“Well, it happened to me,” she said.
“But why didn’t you come to us?”
“Why didn’t you come to me?” she asked.
“How could I have come to you?” I said. “I didn’t even know it happened. This was three years ago.”
And the tears quickly started to flow — from Soloway.
“I had to tell my story,” she said. “But I said in my statement that I wanted the show to continue.”
“But the idea of the show will be tarnished now in everyone’s minds,” I said. “In Middle America when people think of trans people there’s still so much suspicion, and Maura became this beautiful symbol of transness and now you’re laying this imagery on there of her being a predator.” Suddenly, I started crying. She was horrified.
“I’m the victim here and you’re crying,” she demanded.
She was right.
When Soloway’s father came out as trans, she immediately knew she’d turn the experience into something for Hollywood.
Soloway reacted calmly to the news, reassuring her father — who now preferred to go by the name Carrie London — that she would still love him unconditionally. “There was a part of me that knew I would be making this into something. The feeling was undeniable,” Soloway wrote. “Not simply that this could be a movie or a show or a something, but that it would be a movie or a show or a something. An artistic knowing cracked through everything that has come before. This was part of my story, and I was going to tell it.”
Before Amazon signed on to produce Transparent, networks gave Soloway some outside-the-box reasons for passing on the show.
Showtime said no because of internal “political shitshow” turmoil; FX passed because they were developing a show called Pretty/Handsome about a family with a trans dad with Ryan Murphy, and “even though the project stalled, they really didn’t want to offend him”; and Netflix felt that “Orange Is the New Black was their trans show, so they were out.”
Prior to Tambor and Judith Light signing on as Transparent’s parental leads, many other actors were front-runners.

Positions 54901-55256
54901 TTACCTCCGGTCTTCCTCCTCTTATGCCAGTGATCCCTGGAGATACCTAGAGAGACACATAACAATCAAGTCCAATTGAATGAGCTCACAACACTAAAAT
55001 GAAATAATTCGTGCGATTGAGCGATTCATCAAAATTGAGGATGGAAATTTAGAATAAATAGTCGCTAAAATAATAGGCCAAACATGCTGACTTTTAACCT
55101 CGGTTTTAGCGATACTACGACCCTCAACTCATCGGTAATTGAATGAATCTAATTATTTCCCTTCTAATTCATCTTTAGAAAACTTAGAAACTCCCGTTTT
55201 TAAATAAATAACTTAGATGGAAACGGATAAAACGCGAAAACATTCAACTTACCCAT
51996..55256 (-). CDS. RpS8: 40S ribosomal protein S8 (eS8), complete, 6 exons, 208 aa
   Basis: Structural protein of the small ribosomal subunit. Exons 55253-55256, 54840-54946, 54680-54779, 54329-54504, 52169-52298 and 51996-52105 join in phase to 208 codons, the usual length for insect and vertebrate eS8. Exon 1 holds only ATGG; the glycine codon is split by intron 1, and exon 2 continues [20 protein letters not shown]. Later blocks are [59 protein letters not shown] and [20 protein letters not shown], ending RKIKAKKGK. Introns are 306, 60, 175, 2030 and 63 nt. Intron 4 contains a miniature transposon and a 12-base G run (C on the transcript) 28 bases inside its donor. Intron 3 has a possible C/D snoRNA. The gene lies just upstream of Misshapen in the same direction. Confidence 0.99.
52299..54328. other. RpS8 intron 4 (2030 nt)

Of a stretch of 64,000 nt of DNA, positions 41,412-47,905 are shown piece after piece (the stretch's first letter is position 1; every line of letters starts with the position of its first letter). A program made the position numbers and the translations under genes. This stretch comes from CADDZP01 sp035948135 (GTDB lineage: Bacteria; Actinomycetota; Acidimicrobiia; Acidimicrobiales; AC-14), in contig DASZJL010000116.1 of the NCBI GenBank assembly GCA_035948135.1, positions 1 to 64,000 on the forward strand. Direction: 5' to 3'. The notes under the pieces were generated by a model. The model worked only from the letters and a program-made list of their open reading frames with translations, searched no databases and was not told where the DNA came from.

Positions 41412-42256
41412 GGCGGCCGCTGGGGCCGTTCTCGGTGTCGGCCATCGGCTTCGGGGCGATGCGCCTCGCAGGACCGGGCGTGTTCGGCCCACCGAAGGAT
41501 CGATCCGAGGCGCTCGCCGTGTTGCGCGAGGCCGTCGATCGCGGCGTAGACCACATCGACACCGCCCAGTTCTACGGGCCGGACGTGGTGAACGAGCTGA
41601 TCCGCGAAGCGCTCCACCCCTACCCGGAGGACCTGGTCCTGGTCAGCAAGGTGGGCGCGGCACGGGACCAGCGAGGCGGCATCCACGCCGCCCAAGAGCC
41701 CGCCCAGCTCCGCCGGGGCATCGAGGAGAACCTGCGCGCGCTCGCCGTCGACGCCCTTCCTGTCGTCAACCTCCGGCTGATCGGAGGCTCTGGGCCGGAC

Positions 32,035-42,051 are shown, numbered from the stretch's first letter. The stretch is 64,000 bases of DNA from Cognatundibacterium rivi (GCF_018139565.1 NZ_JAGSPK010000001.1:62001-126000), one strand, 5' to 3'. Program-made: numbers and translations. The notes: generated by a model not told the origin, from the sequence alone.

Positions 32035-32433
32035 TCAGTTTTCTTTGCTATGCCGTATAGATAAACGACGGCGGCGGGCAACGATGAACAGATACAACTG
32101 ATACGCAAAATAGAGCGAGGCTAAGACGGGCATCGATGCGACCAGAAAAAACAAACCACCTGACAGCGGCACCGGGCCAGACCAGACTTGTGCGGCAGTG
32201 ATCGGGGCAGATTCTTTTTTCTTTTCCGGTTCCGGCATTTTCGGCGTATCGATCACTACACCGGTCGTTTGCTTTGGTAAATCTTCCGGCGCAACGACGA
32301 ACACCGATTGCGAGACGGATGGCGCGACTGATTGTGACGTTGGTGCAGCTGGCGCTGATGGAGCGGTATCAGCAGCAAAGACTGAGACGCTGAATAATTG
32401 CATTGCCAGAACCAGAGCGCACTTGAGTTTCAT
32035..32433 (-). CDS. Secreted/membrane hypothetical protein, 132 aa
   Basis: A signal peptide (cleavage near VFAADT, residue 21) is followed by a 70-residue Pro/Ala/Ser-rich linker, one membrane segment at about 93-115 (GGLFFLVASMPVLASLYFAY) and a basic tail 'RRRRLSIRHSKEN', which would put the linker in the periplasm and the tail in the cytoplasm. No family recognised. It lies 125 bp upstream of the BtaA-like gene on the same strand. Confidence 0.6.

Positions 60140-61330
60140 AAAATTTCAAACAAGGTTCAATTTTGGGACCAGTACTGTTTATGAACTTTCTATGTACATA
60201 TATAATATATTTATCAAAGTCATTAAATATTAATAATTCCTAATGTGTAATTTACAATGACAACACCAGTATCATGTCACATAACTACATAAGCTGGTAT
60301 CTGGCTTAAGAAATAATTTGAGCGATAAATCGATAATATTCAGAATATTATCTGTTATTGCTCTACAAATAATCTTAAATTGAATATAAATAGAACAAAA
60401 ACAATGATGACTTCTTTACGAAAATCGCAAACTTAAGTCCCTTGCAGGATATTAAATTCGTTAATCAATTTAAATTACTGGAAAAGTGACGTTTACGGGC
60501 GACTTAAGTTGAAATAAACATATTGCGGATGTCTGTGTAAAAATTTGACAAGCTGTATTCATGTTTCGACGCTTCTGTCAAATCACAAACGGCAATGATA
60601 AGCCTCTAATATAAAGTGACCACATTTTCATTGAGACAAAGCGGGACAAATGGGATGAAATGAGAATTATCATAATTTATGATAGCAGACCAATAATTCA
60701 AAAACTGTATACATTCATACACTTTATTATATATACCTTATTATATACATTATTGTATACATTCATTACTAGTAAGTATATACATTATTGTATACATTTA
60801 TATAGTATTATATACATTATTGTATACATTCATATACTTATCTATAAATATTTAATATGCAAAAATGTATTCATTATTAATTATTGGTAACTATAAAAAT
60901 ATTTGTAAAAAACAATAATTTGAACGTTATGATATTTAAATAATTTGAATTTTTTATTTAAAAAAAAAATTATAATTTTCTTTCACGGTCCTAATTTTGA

Kevin Kline and John Larroquette were in the running for Maura, while Patti Lupone, Andrea Martin, and Tovah Feldshuh were the initial contenders for Shelly. In fact, Soloway had to be talked into casting Light. “I wasn’t sure. She didn’t seem Jewish at all,” Soloway wrote. “I did some research and found out she actually was Jewish and from New Jersey. We asked if she would cut her hair. No!, she said, but of course she could wear a wig.”
Henry Winkler, America’s honorary dad, helped craft one of Transparent’s second-season story lines.
With season two of the series venturing into the Pfefferman’s Polish and Russian family history — and lots of flashbacks, to boot — a few choice anecdotes from Winkler during a surprise visit to the writers room helped weave together some background elements of the narrative. “He brought us a beautiful spider plant, the kind with babies that drop from it on green stands,” Soloway recalled. “‘This plant was made from the cutting of another plant that traveled here in the foot of a casket,’ he told us. ‘My mother snuck this plant in the night they left Germany in a hurry. Hiding things wherever they could. You can have it for your writers room.’ He also told us about hiding precious family heirlooms inside of melted chocolate that hardened in time for transit. We decided to write it into the show.”